Key next steps

Senior leaders and teachers should continue work to improve school performance, giving priority to:

  • embedding school improvement initiatives to bring about sustainable and positive changes in student outcomes
  • further engaging the school’s community to support students’ learning
  • evaluating the effectiveness of interventions for improving student progress and achievement
  • continuing to develop effective consultation with whānau.

Board assurance on legal requirements

Before the review, the board of trustees and principal of the school completed the ERO Board Assurance Statement and Self-Audit Checklists. In these documents they attested that they had taken all reasonable steps to meet their legislative obligations related to:

  • board administration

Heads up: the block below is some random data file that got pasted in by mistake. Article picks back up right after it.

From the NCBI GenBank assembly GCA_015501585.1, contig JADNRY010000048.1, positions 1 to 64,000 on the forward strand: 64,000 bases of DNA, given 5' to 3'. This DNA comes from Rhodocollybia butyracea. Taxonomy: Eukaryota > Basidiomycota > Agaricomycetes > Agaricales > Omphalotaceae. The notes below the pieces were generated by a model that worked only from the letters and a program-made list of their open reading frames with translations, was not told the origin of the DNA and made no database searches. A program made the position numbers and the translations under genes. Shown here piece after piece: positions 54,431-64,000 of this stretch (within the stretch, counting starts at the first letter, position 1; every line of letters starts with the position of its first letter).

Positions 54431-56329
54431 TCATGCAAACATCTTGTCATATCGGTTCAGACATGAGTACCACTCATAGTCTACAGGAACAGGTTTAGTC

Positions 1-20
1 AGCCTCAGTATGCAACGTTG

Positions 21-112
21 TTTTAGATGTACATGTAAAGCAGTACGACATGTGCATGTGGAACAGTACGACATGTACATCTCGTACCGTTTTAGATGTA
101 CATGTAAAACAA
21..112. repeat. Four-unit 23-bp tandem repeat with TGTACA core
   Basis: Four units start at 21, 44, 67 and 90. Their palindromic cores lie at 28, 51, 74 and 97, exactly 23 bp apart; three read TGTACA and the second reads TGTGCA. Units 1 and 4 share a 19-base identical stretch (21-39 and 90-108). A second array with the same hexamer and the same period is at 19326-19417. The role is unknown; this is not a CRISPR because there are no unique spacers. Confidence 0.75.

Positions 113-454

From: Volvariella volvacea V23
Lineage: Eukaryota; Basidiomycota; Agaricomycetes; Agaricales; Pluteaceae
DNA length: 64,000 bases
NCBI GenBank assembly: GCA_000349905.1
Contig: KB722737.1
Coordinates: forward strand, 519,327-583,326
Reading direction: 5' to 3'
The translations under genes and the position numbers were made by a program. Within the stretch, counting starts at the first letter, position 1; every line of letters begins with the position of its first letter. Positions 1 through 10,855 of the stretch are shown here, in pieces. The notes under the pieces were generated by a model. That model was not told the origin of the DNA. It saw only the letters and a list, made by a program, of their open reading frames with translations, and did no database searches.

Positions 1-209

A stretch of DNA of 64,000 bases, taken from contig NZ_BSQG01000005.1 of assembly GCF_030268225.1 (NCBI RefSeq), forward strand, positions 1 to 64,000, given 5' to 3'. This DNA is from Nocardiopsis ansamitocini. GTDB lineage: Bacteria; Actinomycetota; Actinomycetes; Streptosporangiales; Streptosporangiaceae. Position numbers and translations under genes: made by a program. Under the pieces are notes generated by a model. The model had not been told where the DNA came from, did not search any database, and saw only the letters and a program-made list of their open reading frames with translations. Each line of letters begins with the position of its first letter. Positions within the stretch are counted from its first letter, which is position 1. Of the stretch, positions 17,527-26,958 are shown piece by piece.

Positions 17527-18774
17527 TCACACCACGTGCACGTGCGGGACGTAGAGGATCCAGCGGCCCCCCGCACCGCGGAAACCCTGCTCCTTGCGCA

• curriculum
  • management of health, safety and welfare
  • personnel management
  • financial management
  • asset management.

During the review, ERO checked the following items because they have a potentially high impact on student achievement:

  • emotional safety of students (including prevention of bullying and sexual harassment)
  • physical safety of students
  • teacher registration
  • processes for appointing staff
  • stand-downs, suspensions, expulsions and exclusions
  • attendance.

4 Recommendations

Recommendations, including any to other agencies for ongoing or additional support.

ERO recommends that the Ministry of Education consider providing support for the school as it transitions to self-governance and to ensure teaching and learning programmes are appropriately resourced.